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UCL Department of Science, Technology, Engineering and Public Policy


Applied in Focus. Global in Reach


AHIA 2020-21 Demonstrating dependencies between humanity and nature for a sustainable future: A nitrogen case-study

By c.washbourne, on 1 September 2020

STEaPP’s Dr Carla Washbourne is part of a new project supported by the ALTER-Net High Impact Action (AHIA)-fund. This blog is also published at on ALTER-Net website

Through this project we want to explore how past and current research on the nitrogen cycle can be used to generate new insights on the dependence of humans on non-human-nature. Insights from this project will provide a new way to view humanity’s place in nature and could help to shape the development of more equitable and sustainable environmental decision-making and management.

Team photo

Team photo

The nitrogen (N) cycle is a familiar concept. Many of us first encountered it at school, where it was used to illustrate the scale and importance of global cycles that link air, water, rocks and living things. Humans are often presented as the end recipient of natural processes like the nitrogen cycle, and sometimes are not shown as part of the cycle at all! However, humanity is part of the cycle, being both a direct beneficiary (of  food) and direct contributor (fertiliser use) and is impacted by effects of nitrogen on air and water quality. This AHIA-funded project questions what the nitrogen cycle would look like if we rebuild it to more clearly include humans and to show the true scale of our dependence on non-human nature. The project is driven by a desire to provide a different narrative of the relationship between people and nature, that better represents our place in the biosphere.

Through the 12 months of the AHIA award, our interdisciplinary group plans to identify and investigate human-nature relationships and dependencies. Many environmental disciplines argue that considering ‘humanity’ and ‘nature’ as separate is the origin of most environmental problems and there is a growing agreement amongst many people carrying out research on this topic that this view does not appropriately describe humanity’s place on the planet. If we do not recognise this fact, and the negative relationship with the rest of nature that it can encourage, there is little hope of achieving the transformative changes to environment and society that we need to tackle global ecological change and the escalating climate crisis. The project will address a real, current challenge: how to better understand our dependence on nature to help us manage growing global environmental challenges. We recognise that attitudes towards our connection with nature can significantly influence our behaviour and choices, and that shifting attitudes in public and policy discussions is an important part of saving it. We know that nitrogen management underpins almost all Sustainable Development Goals and we hope that the project will add to recent efforts across a range of different development areas.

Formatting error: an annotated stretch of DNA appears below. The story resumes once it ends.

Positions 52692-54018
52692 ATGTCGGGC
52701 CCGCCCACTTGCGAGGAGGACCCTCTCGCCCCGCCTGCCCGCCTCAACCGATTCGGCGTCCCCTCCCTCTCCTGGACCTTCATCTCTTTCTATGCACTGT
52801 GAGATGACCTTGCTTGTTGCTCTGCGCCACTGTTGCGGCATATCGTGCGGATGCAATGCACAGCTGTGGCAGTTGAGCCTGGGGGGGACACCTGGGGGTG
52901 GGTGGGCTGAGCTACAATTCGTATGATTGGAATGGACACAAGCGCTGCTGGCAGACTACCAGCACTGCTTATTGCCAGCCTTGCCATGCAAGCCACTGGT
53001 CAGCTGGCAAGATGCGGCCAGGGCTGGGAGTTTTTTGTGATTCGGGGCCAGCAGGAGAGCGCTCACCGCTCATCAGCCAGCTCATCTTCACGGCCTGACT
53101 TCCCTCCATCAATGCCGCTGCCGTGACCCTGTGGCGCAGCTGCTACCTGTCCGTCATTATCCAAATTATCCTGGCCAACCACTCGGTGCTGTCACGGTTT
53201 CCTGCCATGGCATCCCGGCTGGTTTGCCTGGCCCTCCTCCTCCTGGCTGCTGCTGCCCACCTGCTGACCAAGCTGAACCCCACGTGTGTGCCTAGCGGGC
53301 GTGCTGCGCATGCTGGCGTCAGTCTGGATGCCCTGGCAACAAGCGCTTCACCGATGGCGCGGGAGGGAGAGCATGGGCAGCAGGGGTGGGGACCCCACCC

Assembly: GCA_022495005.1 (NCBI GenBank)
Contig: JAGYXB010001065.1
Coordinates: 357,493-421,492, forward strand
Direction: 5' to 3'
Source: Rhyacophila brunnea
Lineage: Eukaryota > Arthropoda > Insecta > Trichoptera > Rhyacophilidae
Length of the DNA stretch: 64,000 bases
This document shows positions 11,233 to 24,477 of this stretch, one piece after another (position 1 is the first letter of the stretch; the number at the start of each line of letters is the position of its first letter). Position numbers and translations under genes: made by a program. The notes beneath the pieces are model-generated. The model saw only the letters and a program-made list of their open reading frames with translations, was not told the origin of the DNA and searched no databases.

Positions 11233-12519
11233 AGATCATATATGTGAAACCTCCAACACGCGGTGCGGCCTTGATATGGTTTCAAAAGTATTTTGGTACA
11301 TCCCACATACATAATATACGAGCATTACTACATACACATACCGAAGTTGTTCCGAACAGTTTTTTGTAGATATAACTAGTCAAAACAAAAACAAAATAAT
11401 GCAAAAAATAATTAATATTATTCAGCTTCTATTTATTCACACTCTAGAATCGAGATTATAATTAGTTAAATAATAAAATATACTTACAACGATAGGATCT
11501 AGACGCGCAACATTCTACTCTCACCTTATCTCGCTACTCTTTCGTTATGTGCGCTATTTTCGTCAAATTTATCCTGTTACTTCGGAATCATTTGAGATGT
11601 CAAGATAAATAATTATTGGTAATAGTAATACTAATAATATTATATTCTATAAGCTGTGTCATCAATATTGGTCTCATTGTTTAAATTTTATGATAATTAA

As students we most likely learned about the nitrogen’s vital role in the biosphere: as a common limiting factor to plant and animal growth. It is a key nutrient on which nature depends. This means that nitrogen is not only vital in the right amounts for natural processes but also for human resource production, crucially food. As such, nitrogen is one of the most human altered cycles exceeding its ‘planetary boundary’ (the proposed level of change that the cycle can sustain before its effects on the functioning of the Earth System may be substantially altered) due to human actions. The nitrogen cycle is, therefore, high on the list of concerns for the global environmental change agenda. Being so critical in our basic nutrition it is also well researched, having many long-established methods for measurement in natural and human systems and there is a plethora of information available. This gives an ideal starting point for our intention to illustrate humanity’s dependence on the rest of the natural world. We will develop the commonly used, simple ‘nitrogen cycle’ into a more detailed and nuanced ‘nitrogen network’, clearly showing linkages and demonstrating how changes in one part of the network can lead to changes in many other elements of environment, economy and society. With this network as a tool we aim to demonstrate and acknowledge how humanity depends on the rest of the natural world in many ways beyond simple resource consumption. We hope to be able to illustrate human-nature relationships and dependencies to support decisions for transformative change into a sustainable future.

The project team and idea inception occurred at the 2019 ALTER-Net summer school, where we first met and began to realise both our common interests and the need for ideas going beyond current practice which led to the development of this project. This AHIA award project forms part of our ongoing conversations and collaborations.

Project lead:

UK Centre for Ecology and Hydrology (CEH)

Project partners:

Autonomous University of the State of Mexico, Toluca, Helmholtz Centre for Environmental Research (UFZ), Humboldt-Universität zu Berlin, INBO – Research Institute for Nature and Forest (Belgium), Museum für Naturkunde Berlin, National Autonomous University of Mexico, Swedish University of Agricultural Science, University College London, University of Exeter, University of Massachusetts Boston, University of Namur, University of Twente

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